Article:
from Wiktionary, Creative Commons Attribution/Share-Alike License
- n. Alternative spelling of individualization.
from The Century Dictionary and Cyclopedia
- n. etc. See individualization, etc.
from WordNet 3.0 Copyright 2006 by Princeton University. All rights reserved.
- n. discriminating the individual from the generic group or species
Sorry, no etymologies found.
In this connection, however, we must avoid the two extremes, uniformity of punishment and the so-called individualisation of punishment, the latter especially in fashion amongst American prison experts.
However, in order to have individual rights, you must have increase individualisation, thus, the contradiction occurs.
Where this conflicts with individual rights is that one of the main causes they outline for this is increased individualisation, as we have seen a fragmentation around the family ideal.
That is to say, the push towards individualisation and learner-centredness has foregrounded individual differences over shared curricular goals.
It seems to me that the individualisation of learning (whether on the basis of ethnicity or of learning style) is a one-way, and possibly dead-end, street.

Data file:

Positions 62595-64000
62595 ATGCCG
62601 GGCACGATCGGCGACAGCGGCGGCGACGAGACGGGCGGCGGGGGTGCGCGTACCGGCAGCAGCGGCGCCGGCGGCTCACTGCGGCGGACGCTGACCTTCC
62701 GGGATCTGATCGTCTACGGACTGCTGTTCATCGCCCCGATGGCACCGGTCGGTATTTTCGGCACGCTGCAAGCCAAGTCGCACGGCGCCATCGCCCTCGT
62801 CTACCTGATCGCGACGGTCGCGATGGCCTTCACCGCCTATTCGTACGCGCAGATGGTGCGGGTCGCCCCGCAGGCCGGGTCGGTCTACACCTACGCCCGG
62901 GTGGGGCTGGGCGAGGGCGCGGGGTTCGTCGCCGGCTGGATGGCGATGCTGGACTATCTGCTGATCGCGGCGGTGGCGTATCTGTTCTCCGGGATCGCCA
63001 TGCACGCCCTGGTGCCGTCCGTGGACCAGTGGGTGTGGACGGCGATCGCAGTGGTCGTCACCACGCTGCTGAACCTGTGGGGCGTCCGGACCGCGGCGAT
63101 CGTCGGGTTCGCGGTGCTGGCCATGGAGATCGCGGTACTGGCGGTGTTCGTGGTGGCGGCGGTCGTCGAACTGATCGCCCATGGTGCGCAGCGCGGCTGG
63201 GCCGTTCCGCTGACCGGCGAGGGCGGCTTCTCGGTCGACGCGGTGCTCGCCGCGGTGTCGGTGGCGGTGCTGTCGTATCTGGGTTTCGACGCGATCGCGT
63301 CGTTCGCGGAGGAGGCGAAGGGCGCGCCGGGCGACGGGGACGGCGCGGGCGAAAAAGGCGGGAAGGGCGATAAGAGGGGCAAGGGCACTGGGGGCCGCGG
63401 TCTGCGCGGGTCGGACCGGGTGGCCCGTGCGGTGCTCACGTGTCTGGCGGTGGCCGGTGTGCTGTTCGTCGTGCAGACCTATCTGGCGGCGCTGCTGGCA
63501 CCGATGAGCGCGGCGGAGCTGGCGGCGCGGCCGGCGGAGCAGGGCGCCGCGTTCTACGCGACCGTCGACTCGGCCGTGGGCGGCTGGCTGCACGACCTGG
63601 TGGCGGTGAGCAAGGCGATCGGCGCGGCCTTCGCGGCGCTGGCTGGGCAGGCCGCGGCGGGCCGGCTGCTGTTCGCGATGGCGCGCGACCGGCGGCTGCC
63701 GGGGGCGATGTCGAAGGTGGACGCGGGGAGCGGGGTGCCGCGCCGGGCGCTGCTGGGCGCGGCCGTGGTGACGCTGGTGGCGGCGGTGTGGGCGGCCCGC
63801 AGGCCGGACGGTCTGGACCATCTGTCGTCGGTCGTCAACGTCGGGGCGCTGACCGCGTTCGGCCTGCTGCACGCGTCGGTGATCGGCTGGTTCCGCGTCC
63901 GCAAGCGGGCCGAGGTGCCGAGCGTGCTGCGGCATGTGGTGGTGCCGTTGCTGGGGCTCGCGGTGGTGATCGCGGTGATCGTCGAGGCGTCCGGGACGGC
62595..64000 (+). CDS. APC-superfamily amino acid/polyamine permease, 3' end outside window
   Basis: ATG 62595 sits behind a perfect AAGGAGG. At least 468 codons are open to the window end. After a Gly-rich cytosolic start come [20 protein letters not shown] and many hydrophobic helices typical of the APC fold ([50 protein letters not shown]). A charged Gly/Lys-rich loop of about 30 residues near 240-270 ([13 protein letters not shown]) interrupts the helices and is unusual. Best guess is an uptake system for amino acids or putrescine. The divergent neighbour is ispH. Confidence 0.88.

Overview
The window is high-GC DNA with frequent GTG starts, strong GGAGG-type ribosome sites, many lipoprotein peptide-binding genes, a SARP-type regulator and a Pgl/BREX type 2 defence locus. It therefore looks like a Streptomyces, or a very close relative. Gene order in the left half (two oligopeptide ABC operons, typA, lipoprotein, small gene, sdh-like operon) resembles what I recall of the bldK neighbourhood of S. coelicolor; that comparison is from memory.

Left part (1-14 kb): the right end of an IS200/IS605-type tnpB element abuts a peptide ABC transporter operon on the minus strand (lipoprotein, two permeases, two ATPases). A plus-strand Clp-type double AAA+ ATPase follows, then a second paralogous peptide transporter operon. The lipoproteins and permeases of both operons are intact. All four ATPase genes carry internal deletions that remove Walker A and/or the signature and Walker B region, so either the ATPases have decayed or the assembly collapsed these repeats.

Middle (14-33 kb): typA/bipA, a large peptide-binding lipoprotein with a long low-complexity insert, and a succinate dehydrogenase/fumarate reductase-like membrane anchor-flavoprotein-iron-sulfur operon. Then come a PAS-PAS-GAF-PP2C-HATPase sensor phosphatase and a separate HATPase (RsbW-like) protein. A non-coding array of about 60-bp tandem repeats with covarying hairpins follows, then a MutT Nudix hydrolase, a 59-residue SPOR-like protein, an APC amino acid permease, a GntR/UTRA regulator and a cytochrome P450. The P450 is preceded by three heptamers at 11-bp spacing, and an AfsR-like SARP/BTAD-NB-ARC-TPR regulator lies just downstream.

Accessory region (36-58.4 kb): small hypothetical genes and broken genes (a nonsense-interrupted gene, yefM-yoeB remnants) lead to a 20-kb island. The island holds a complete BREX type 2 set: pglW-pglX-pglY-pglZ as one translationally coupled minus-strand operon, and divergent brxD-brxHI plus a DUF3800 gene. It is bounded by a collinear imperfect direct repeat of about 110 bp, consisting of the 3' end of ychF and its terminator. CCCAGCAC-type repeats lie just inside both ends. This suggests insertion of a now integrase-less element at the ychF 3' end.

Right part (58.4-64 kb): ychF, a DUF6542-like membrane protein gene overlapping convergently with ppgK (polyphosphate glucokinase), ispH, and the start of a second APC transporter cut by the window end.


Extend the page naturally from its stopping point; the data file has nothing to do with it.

Ironically, this impetus towards individualisation has involved creating discrete and mutually-exclusive learner ‘types’, a development that is, in turn, reflected in the discourse that perpetuates ethnic and cultural stereotyping – of the kind: “Asians are collectivist (as opposed to individualist)” – that is to say, an obsessive concern for categorisation as a basis for pedagogy.
Its reporters provide unbiased insight into socio-cultural questions, such as the ongoing individualisation of society and the Dutch approach to a growing Muslim population.
It suborns the individual member of the minority to the minority-as-a-whole which denies diversity within the group and furthers the de-individualisation of those members, their typification as not me or you, he or she, but us or them, as not this person or that but as a homogenous group -- Gays, Blacks, Women, etc..
The overall trend is towards the individualisation of risk rather than collective solutions to the anxieties and insecurities we all face.
The question is for me; at what point will the increased individualisation of groups stop?